Robert Burns is known as Scotland’s national poet – but how many people are aware of his influence internationally, and in the United States in particular?
This is the subject of a book - the first extensive study on the relationship between Burns and the USA - by Burns scholar and University of Plymouth Lecturer in English Dr Arun Sood.
Robert Burns and the United States of America: Poetry, Print and Memory 1786-1866, published by Palgrave Macmillan, explores the extent of the poet’s engagement with American politics of the day, and the huge influence he had on many aspects of life stateside, from poetry and literature to abolition and the Ku Klux Klan (KKK). Beginning with a look at Burns’ works on the subject of contemporary events in the States, it moves on to his influence on American poets and culture more broadly, before making a case for him to be redefined as a ‘transnational’ poet.
One focus is the impact of a thriving yet unregulated culture of ‘reprinting’ - aided by the lack of copyright laws in the country at the time - on the dissemination of Burns’ work. Sood describes how reprints allowed large numbers of readers to access and be influenced by the Bard of Ayrshire’s writing, revealing, for example, that within a year of the publication of the seminal Kilmarnock edition – ‘Poems, Chiefly in the Scottish Dialect’ – in Scotland in 1787, it had been reprinted in both New York and Philadelphia.
In fact, Burns’ writing was reprinted and distributed more and more widely as he became increasingly well-known – initially among Scottish emigrés, then the wider public. In the book’s appendices, Sood gathers together for the first time an exhaustive chronological list of Burns print editions in the United States, from 1788 right up to 1866. Presenting this information in map form, he is able to show the spread of Burns’ influence over the decades, so that by 1866 his work was to be found along the east coast from Virginia to Massachusetts, and as far west as Cincinnati in Ohio.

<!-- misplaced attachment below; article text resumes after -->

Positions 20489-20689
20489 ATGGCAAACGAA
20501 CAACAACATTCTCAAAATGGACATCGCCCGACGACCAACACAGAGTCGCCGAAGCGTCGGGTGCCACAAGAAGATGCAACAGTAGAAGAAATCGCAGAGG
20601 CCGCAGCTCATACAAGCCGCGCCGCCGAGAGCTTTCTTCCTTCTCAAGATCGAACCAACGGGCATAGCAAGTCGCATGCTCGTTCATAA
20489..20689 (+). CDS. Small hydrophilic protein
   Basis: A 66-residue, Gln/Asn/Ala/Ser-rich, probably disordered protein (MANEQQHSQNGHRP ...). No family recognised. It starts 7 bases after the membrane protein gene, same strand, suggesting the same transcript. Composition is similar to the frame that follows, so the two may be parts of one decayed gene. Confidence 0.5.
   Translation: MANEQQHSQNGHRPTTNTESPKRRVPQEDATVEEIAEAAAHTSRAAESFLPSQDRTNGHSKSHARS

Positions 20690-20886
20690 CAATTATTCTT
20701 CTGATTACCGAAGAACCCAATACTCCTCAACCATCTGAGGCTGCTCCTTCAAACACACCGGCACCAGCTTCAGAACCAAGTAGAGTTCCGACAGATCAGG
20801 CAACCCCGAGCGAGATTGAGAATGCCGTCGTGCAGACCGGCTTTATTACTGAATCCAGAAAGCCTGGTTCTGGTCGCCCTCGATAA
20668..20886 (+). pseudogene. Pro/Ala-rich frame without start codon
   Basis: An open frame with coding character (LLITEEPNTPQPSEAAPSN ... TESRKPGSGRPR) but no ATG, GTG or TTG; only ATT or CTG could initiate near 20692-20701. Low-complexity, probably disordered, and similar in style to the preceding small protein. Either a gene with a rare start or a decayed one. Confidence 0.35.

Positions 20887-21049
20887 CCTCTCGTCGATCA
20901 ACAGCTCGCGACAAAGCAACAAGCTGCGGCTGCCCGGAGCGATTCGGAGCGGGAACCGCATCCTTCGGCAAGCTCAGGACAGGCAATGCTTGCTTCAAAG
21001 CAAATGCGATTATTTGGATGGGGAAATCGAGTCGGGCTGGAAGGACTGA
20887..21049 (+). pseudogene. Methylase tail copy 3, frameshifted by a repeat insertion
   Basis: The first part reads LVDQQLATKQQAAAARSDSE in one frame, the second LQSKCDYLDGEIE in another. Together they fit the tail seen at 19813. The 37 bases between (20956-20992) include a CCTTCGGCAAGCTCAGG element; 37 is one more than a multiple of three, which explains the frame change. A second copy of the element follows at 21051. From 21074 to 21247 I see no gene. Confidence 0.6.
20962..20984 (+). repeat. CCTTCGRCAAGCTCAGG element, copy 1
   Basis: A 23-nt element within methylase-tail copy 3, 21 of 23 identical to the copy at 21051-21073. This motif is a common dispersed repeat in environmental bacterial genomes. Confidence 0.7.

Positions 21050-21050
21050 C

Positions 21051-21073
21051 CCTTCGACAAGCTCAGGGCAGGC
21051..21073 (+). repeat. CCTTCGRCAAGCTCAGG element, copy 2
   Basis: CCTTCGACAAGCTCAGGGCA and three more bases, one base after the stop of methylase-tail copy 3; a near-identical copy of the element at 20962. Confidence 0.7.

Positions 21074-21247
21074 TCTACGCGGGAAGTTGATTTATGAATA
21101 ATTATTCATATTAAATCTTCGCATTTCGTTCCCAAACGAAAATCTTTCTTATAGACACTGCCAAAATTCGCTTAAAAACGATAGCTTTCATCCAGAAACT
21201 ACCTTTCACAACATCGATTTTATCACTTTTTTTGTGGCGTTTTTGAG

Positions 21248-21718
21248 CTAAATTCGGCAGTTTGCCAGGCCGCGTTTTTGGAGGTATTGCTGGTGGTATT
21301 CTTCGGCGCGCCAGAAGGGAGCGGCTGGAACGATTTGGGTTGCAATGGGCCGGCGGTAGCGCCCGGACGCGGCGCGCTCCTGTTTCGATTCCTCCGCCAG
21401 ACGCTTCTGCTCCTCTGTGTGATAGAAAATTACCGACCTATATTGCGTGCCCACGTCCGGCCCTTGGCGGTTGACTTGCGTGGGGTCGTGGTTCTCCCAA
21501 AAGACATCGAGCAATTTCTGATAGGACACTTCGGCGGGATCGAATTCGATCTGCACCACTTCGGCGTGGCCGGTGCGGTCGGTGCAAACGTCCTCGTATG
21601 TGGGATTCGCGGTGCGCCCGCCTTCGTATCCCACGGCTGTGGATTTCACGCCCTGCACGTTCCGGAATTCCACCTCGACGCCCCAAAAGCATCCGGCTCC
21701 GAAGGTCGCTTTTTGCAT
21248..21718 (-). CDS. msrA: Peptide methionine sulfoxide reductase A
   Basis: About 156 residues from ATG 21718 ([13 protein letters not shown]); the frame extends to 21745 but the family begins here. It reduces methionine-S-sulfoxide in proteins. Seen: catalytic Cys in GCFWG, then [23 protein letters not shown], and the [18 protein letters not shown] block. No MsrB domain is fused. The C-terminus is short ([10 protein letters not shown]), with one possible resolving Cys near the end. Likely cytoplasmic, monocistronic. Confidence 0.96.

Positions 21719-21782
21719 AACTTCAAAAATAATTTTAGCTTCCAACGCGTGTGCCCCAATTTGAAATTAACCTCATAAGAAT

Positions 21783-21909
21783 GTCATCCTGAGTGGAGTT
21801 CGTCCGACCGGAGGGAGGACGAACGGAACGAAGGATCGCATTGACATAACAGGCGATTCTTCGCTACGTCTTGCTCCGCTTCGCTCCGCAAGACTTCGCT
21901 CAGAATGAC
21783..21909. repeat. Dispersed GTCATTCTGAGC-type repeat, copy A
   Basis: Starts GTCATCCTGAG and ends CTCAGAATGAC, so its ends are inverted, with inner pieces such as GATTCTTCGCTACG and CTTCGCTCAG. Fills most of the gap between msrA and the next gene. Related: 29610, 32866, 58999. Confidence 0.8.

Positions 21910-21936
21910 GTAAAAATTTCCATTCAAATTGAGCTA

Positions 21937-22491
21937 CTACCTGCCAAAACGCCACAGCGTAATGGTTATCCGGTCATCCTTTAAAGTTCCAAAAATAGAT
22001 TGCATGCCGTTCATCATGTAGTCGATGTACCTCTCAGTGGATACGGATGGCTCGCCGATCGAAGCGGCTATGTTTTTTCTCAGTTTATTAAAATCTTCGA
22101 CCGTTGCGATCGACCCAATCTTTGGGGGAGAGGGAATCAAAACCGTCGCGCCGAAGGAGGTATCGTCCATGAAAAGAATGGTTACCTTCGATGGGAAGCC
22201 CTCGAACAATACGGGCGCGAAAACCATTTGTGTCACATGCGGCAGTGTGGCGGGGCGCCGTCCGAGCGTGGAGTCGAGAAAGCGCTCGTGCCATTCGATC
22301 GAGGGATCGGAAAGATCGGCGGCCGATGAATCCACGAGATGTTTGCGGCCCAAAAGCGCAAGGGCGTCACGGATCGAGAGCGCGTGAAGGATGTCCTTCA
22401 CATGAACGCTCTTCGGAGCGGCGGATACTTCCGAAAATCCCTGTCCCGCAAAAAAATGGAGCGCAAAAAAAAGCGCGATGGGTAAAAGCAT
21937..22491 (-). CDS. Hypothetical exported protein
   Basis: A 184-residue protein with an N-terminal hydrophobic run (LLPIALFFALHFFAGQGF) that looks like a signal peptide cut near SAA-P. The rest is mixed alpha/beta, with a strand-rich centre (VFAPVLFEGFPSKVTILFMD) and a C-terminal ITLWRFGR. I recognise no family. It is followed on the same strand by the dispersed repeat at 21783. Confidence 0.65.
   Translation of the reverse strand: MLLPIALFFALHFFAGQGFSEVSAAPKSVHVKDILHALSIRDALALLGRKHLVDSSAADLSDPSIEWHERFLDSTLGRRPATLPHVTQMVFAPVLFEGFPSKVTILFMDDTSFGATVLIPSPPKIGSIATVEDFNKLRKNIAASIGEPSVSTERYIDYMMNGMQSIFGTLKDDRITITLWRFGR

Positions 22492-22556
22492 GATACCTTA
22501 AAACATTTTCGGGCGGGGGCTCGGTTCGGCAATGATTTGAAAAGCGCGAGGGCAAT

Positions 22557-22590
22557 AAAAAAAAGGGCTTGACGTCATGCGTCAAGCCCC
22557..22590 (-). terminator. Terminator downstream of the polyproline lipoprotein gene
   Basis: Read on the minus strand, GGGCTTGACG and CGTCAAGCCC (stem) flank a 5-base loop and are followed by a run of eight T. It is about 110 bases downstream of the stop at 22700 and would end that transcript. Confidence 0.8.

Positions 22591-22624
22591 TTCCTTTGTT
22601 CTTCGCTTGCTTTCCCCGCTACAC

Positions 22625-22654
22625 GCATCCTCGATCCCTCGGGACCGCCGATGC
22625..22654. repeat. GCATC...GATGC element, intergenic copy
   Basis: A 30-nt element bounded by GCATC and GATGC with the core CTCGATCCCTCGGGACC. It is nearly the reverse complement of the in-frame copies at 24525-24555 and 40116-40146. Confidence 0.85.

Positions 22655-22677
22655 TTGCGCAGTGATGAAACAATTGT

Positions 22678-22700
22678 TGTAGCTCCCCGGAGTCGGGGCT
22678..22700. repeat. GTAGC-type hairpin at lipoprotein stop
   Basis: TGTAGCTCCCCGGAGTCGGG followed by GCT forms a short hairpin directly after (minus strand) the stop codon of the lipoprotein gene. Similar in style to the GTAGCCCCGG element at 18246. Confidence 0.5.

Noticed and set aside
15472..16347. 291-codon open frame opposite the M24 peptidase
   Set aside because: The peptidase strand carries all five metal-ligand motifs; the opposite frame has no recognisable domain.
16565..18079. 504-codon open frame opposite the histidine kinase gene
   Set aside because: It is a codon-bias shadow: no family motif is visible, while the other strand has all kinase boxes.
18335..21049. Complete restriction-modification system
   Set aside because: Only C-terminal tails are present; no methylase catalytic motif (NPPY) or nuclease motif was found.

In this way, Burns had a significant influence on an emerging group of American poets, such as John Greenleaf Whittier, Paul Laurence Dunbar, and Ralph Waldo Emerson. But this influence worked both ways, and Sood also shows the extent to which Burns was himself influenced by the American Revolution and its ideas.
Dr Sood said:
“There is no doubt that Burns held a symbolic power in the States, and after his death that influence and his repertoire lived on, and in some ways became malleable.
“His work was appropriated by groups on all sides, from abolitionists like Frederick Douglass, to Confederate forces and the KKK, which used a verse from one of his poems in its founding document. He also had a significant influence on nineteenth century American poets.
“However, Burns’ significance in America and other places is overshadowed, even blighted by the image of him as a largely parochial writer - ‘just a national poet’. I hope my research goes some way to showing that this is not the whole story, and that Burns was a transnational poet whose horizons and influence spanned the Atlantic.”
The book is based on research carried out at the University of Glasgow, where Sood completed a PhD at the Centre for Robert Burns Studies, and as a postgraduate Fulbright Fellow at Georgetown University, Washington, DC, and Kluge Fellow at The Library of Congress in 2017. Arun Sood was appointed Lecturer in English at the University of Plymouth in 2018.See Robert Burns and the United States of America: Poetry, Print and Memory 1786-1866 on the Palgrave Macmillan website.